Each motor requires five inputs as indicated and is fed from two separate DC systems.
I used a special adapter to fit the wires to the motor. This adapter then connects to a block and the various input and outputs required to make it work: frog, bus, and DPDT switch.
Anyhow each switch took about 30 mins to fit and 30 mins to power - so 1 hour per machine. I did the work over two weekends. It was tiring and stressful and not much fun. Nevertheless after fixing a few minor shorts and other small gotchas the whole system worked really well. My little locomotive was able to navigate the whole layout with ease.
I ended up with quite a tangle of wires. Nevertheless the underlying system is quite easy to understand and I labeled as much as possible. Shorts are quick to trace because I can isolate sections quite easily - all the wires have removable connectors. I don't know if there is an easier way to do it but anyhow it all seems to work really well. Only time will tell how robust the whole system is.
The whole video is on my blog - scroll down the page: http://thedepotonline.com/all/dc-wiring-part-3-turnout-motors/
Anyhow I am really glad this stage is over but I'm not quite ready to start modeling. I still have to build the exit points for the track to connect with the cassettes and also finish off the control panel (it needs a new diagram and re-positioning of the brackets).
I'll get to those in the next week or so and then I'll be ready to start with the structures.
||Posted - 03/18/2018 : 09:33:52 AM
Very nice Kumar;I always enjoy your posts.
||Posted - 03/17/2018 : 08:03:34 AM
Looks very realistic. Excellent.
||Posted - 03/17/2018 : 02:45:03 AM
I'm on a break from wiring up The Town.
I've started building models of track landscaping. I did a couple of tests with the Brook Smith method and managed to produce this turnout:
For those interested in tracklaying with rivets (the Brook Smith method) I've posted a description here: http://thedepotonline.com/currentprojects/the-brook-smith-tracklaying-method-for-usa-track/
Back to wiring the Town tomorrow. I'll post more on that project another time.
||Posted - 03/09/2018 : 08:01:37 AM
Wow, that's a massive amount of wiring for such a small layout. My layout is 31 feet long and is DC with block control and doesn't have half that much wiring! I thought DCC was supposed to make the wiring simpler?
||Posted - 03/09/2018 : 06:11:05 AM
Truly superb work on that track. :)
||Posted - 02/21/2018 : 2:50:50 PM
James >> My layout does use two 4PDT slide switches so I can 1) control polarity of a frog, 2) tell turnout position to the signals and 3) select block feeders >> I'll purchase a couple of 4PDT switches and see if I can using them for my crossovers (X-section). The powering of the crossovers by each section was a particular issue that I couldn't figure out. Maybe these 4PDT switches will do the trick.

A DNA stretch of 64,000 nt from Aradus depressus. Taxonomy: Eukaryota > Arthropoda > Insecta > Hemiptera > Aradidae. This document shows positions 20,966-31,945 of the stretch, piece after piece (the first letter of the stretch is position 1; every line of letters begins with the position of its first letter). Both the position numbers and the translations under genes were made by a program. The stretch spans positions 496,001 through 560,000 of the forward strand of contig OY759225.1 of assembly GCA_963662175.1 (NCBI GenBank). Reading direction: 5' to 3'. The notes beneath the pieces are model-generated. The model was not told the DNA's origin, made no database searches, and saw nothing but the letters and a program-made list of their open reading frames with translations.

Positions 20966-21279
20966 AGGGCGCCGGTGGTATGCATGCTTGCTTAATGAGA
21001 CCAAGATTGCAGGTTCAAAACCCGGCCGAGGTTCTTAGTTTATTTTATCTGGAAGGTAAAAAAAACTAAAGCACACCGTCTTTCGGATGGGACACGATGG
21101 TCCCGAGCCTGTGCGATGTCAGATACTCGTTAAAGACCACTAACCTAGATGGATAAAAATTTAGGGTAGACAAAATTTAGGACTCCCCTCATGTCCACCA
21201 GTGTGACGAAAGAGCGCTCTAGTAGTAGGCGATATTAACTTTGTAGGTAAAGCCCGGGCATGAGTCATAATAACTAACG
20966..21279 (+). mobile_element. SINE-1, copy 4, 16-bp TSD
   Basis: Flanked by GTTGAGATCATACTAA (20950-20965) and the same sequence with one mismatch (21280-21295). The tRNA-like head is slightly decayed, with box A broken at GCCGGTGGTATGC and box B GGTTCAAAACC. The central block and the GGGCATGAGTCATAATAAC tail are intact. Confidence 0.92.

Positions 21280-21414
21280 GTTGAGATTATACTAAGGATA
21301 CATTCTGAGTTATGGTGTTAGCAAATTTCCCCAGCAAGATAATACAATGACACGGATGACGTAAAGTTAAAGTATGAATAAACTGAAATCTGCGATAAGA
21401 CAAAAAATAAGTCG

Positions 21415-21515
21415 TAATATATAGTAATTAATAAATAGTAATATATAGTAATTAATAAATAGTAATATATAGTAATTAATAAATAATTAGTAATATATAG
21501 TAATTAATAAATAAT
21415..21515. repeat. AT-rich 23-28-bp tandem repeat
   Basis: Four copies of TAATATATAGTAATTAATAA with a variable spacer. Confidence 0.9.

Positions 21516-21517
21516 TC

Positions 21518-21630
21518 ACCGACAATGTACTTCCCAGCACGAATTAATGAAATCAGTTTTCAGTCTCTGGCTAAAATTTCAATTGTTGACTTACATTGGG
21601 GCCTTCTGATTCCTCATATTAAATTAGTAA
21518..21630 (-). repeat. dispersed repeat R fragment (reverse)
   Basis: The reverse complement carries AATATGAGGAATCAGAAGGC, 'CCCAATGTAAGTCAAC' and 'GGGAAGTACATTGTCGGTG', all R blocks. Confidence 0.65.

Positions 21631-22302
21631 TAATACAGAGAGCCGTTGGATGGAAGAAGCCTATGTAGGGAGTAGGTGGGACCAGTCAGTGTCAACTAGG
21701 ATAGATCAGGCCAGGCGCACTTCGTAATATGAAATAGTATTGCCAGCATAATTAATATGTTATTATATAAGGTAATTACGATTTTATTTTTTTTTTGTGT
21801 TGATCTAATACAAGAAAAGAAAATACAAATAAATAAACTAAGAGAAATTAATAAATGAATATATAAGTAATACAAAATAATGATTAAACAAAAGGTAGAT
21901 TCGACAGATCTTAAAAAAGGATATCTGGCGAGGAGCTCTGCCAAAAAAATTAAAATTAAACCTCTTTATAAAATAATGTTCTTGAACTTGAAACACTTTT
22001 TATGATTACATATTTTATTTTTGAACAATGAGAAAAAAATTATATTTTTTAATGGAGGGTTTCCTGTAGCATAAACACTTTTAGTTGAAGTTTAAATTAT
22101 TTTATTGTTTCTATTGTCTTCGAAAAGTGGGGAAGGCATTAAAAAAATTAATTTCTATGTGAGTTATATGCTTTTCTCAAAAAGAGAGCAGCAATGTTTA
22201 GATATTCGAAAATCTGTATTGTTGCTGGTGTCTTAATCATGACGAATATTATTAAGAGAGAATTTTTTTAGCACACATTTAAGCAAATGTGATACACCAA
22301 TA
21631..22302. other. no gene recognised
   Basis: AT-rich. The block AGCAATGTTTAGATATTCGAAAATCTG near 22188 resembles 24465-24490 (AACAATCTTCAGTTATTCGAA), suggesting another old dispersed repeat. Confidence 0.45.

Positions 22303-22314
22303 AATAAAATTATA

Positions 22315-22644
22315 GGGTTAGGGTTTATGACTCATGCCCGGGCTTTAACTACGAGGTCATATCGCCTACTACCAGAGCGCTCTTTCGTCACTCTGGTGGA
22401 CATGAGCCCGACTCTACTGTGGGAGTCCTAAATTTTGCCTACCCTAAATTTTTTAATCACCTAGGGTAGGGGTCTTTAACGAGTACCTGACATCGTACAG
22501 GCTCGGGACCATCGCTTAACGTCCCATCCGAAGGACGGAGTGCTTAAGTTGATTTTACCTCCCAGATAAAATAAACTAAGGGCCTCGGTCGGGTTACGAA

Thanks all. To be continued.
||Posted - 02/21/2018 : 06:08:09 AM
Very nicely done.......and it works!
||Posted - 02/20/2018 : 6:04:36 PM
I learned them as “x-sections”. I think it was from one of Don Fiehmann’s books. Probably one of the most useful yet simple wiring ideas I encountered.
||Posted - 02/20/2018 : 12:35:56 PM
Solid state logic opens up a whole world of tinkering, but I have not gone there. My layout does use two 4PDT slide switches
so I can 1) control polarity of a frog, 2) tell turnout position to the signals and 3) select which block feeders are
poweringa piece of track ('swing block' or 'x-section', depending on where you first read about it).
||Posted - 02/20/2018 : 12:13:18 PM
James >> I was able to use the DPDT slide switch controlling the polarity of a turnout's frog to control the two changeable corners of the diamond >> That's a great idea James. I had not thought of that. I'll give it some thought as to whether I want to rewire along similar lines.
This wiring project has awoken an interest in electronics. I'm particularly curious to find out if there is a way that more than one action (1. turn off sections, 2. switch polarities, 3. do other things etc) can be controlled from a single switch. I suspect a circuit board and electronic 'thingys' that I have absolutely no knowledge of might do this sort of thing. As such I ordered a book on basic electronic projects (Ebay, used, $7.50 including shipping). I shall see what magic tricks might be found and applied from within its pages.
I'll have more on wiring a couple of weeks. I'm doing a small track project using rivets this week. I'll post something on that next weekend.
Thanks for the comments.
||Posted - 02/20/2018 : 10:23:46 AM
Kumar, it's obvious you have a PHd in Bus Wiring.
Your action photos are pretty neat too.